What are the unnoticed crimes, potential lawsuits, product malfunctions, and possible recalls hiding in plain sight in the fiction or film we read and see everyday?
In any case, the second thing that seemed worth mentioning here is admittedly a bit off-topic, and I don't even remember which book it is where I saw this, but there is a great description by Slovenian political philosopher Slavoj Zizek about what would constitute a "postmodern" James Bond film—that is, a James Bond film that get rids of the very idea of a plot distinguishable from everyday life and instead focuses on the mundanity of 007's personal life.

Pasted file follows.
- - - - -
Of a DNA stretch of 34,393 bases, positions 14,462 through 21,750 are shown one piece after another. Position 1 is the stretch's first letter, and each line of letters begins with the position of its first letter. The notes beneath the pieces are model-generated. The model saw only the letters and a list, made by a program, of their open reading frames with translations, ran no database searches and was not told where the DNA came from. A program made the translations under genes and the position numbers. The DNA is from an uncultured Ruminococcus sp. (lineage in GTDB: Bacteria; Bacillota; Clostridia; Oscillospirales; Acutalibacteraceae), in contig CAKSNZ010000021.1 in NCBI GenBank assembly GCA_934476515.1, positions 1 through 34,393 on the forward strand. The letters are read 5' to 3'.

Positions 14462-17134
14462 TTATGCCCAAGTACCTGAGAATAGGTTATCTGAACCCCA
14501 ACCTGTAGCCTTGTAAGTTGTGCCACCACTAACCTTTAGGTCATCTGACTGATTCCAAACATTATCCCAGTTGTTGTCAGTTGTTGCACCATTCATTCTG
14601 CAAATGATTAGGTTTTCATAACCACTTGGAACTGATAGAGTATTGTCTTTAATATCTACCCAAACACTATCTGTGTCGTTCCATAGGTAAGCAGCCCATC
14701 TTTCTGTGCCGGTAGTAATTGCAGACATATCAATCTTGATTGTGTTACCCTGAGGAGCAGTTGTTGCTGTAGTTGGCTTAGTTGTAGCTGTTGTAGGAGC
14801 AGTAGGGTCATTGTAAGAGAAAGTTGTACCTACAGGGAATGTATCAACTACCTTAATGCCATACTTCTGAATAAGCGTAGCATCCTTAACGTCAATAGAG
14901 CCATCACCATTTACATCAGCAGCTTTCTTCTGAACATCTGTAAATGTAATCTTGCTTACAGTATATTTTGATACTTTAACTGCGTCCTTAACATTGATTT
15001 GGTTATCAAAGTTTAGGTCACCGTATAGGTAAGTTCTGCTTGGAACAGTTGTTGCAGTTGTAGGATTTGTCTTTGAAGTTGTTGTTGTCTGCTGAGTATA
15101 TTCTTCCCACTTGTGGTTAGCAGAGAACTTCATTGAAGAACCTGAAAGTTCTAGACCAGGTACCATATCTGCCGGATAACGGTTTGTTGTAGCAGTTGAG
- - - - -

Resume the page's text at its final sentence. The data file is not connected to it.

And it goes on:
In such a film, Zizek writes, assuming I've remembered this correctly, James Bond doesn't go on any missions. He is home from the field, instead, and the most recent Bond girl has moved in with him. They get breakfast, perhaps; they go to a friend's house for drinks, dressing up for a cocktail party; maybe he goes to the supermarket; they even walk out to see a film at one point. But he's bored; the Bond girl begins to grate on him. She wants more, she says; he can't give more, he replies. He makes a martini one night while she's out and he watches Top Gear. I'm James F**king Bond, he thinks, not a house husband, and he is raging inside; he is not some everyman stuck at home alone, cooking vegetables. Why can't this woman realize that? Why can't anyone realize that? Bond—James Bond—walks around alone and maybe kills some time by buying something, an impulse purchase. Maybe it's a new tie, but then he never wears it. He refills his Oyster card and gets caught in a passing conversation with an American tourist. London is getting cold this time of year and the wind is picking up. This postmodern Bond of home cooking and laundry longs for a future mission—any mission—a new assignment of any kind. Eventually, he and the Bond girl break up, and the film—the most unlikely sequel in franchise history—comes to a stunning and confusing end. No one knows what to make of it.